I am trying to figure out how to get all values to stick across multiple reboots and GPU switching. For now, with NVIDIA card set to adaptive and system select, values will stick as long as I am logged in. Now that I am done setting up WIN 8.1 and the 1000 updates it had, I don't need to reboot often, so it is not a big issue. Ditto with the Intel Extreme utility, those values will not stay after reboot.

Use NoteBook FanControl to control both fans, selecting ASUS Zenbook UX32LN as the model.

Update: with the CPU and GPU fans both set to max, I am now getting 63C during GPU stress test, about 60C during gaming, maybe slightly more while it is on my lap. Removing the DVD drive definitely adds airflow, especially while using in your lap. I am not using a notebook cooler, but I did just install some upside-down plastic bottle caps over the rear feet to give it some more lift and stability. Use alcohol to clean surfaces then putt a weight over it for an hour to make it cure strong.

I am tempted to re-paste using some Arctic Silver I have, but I am afraid it might actually make it worse. My last laptop, an MSI/Cyberpowerpc model (they are both made by MSI and are essentially the same thing), pulled more like 80C or more on high, after I re-pasted, so this feels very cool by comparison.

rigolo, the reason the Asus GPU Tweak and XTU values aren't persisting through reboots, is you aren't saving the values you set into a profile. Both tools let you do a saved profile.

For Asus GPU Tweak, you go into the settings and check run at Windows start, and when you have Apply'd the values you want Click the little Save button and then one of the numbers next to it, start with 1.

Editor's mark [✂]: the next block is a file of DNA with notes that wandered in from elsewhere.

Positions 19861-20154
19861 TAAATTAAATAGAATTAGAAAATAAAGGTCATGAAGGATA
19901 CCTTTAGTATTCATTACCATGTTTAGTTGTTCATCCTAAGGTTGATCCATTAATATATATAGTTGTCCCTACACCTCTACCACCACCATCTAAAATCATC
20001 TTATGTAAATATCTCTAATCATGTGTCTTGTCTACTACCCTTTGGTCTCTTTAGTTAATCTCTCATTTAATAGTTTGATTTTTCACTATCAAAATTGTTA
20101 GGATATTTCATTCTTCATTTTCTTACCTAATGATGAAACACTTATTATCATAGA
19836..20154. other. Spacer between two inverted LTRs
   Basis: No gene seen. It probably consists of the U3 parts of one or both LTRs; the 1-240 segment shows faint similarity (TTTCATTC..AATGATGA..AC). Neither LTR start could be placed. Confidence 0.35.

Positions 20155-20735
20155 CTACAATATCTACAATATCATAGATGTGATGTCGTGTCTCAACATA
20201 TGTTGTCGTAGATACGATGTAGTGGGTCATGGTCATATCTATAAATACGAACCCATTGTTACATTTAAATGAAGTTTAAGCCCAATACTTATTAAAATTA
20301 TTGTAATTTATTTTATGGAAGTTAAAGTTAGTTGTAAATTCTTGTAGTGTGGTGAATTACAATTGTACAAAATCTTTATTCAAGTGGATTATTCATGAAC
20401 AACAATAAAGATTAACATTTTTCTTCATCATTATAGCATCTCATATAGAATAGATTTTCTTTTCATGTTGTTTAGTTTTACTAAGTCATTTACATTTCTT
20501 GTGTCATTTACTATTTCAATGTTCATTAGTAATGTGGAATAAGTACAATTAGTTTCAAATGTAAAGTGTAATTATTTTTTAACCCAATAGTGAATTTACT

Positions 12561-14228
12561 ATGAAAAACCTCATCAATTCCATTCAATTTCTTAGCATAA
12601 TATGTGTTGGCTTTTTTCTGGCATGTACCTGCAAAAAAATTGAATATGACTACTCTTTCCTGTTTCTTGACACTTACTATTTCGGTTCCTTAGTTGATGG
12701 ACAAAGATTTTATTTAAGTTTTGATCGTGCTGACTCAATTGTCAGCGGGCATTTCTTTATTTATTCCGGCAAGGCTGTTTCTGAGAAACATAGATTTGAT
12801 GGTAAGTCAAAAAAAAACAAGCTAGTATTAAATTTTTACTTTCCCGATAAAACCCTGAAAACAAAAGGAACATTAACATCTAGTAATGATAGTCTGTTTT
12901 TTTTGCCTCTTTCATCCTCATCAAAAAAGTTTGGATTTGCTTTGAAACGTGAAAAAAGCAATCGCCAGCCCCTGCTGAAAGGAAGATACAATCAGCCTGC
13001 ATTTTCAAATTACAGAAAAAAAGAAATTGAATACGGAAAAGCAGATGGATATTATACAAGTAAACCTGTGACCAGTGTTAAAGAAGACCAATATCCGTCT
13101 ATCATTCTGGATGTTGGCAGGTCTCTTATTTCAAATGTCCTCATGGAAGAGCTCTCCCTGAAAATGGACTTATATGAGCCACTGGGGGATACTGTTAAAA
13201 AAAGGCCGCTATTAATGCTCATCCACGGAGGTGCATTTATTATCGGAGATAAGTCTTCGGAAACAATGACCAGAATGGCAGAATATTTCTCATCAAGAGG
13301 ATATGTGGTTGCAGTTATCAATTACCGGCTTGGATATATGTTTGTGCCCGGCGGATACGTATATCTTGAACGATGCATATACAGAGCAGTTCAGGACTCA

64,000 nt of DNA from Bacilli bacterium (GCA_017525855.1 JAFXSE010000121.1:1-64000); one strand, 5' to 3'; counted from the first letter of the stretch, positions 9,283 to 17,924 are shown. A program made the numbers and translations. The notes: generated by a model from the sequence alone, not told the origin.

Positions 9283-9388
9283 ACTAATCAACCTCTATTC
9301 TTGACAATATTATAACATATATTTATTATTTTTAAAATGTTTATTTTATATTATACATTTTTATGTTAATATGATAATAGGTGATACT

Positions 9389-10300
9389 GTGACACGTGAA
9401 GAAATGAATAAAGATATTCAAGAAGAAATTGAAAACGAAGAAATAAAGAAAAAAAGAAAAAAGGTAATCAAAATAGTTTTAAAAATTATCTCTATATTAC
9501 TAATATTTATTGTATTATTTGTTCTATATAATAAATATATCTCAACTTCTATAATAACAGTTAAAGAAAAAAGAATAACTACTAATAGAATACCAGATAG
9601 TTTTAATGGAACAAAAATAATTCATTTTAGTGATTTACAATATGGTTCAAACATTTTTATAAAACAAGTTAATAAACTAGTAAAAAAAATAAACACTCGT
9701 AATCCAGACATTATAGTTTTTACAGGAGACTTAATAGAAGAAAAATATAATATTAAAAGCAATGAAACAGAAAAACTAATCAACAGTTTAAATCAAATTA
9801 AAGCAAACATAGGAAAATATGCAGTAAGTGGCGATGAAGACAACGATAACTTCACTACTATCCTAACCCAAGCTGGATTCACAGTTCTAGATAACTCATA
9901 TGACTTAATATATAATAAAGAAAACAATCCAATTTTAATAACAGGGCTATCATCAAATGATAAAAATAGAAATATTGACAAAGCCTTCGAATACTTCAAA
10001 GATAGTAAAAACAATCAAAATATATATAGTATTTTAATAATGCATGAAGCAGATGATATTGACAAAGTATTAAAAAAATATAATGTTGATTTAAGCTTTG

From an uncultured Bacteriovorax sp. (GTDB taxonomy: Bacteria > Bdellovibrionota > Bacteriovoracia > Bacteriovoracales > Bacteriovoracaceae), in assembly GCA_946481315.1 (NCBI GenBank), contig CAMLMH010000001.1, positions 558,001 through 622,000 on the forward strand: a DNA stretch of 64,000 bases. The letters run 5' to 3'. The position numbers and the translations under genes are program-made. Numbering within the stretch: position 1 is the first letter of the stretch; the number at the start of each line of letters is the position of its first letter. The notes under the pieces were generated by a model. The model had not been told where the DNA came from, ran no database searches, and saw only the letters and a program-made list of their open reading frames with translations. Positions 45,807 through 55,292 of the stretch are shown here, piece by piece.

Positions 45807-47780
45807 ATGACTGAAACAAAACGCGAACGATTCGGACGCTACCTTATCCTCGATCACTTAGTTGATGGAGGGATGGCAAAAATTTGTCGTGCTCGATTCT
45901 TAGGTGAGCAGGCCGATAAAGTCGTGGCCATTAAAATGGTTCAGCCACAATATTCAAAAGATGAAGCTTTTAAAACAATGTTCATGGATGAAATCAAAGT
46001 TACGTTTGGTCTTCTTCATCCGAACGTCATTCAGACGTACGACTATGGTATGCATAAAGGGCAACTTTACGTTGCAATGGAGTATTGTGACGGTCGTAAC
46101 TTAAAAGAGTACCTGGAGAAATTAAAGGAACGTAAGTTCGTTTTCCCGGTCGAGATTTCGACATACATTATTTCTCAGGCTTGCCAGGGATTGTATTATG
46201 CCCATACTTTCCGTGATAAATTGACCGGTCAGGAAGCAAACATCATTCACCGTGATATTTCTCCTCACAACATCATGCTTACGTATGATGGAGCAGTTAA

For XTU, after your values are set and Apply, then click save and give the profile a name, and save, then XTU will use that profile next time you boot. If you crash, upon reboot you need to go into XTU and select that profile, Apply and exit XTU. As long as you don't crash XTU will use that profile and set the values every time you boot.

Also, the voltage value does nothing except show the number in Asus GPU Tweak, no voltage change is applied to the hardware, the vBIOS sets that value.

If you haven't already heard, the G750JM's 860m crashes with any driver newer than 332.60 - it happens exiting out of some games with consistency - search the forum for:

BSOD Driver Power State Failure

It also happens to some other Asus laptops with the 860m.

Some people have had luck with newer drivers starting with 344.75, but others still are having crashes with anything newer than 332.60

The G750 CPU throttles over about 93c and the GPU around 95c. Your temps are way low, don't sweat doing things like pulling the DVD drive for more airflow 🙂

The G750 is a well sealed chassis. The keyboard is sealed on top. The only air coming in is through the bottom vents. That air is coming in and going over the motherboard to cool parts not connected to the heatsinks/heatpipes. The heatsinks/heatpipes route heat through to the front of the exhaust fans and the heat is drawn out through the fins by the air being pulled across them.

By pulling the DVD you are breaking up the intended air flow and likely reducing the air coming through the bottom air vents, reducing the effectiveness of that routed air flow.

You may see a slight decrease in temperature for the CPU/GPU as the air flow is forced through a different path, favoring the heatpipe heat transfer, but the rest of the components on the motherboard - which don't have temperature monitoring - are getting less cooling air flow.

I would put the DVD drive back in, and let the sealed air flow pattern Asus designed do it's work 🙂

It's a great laptop otherwise, and that was a great price 🙂

Have fun 🙂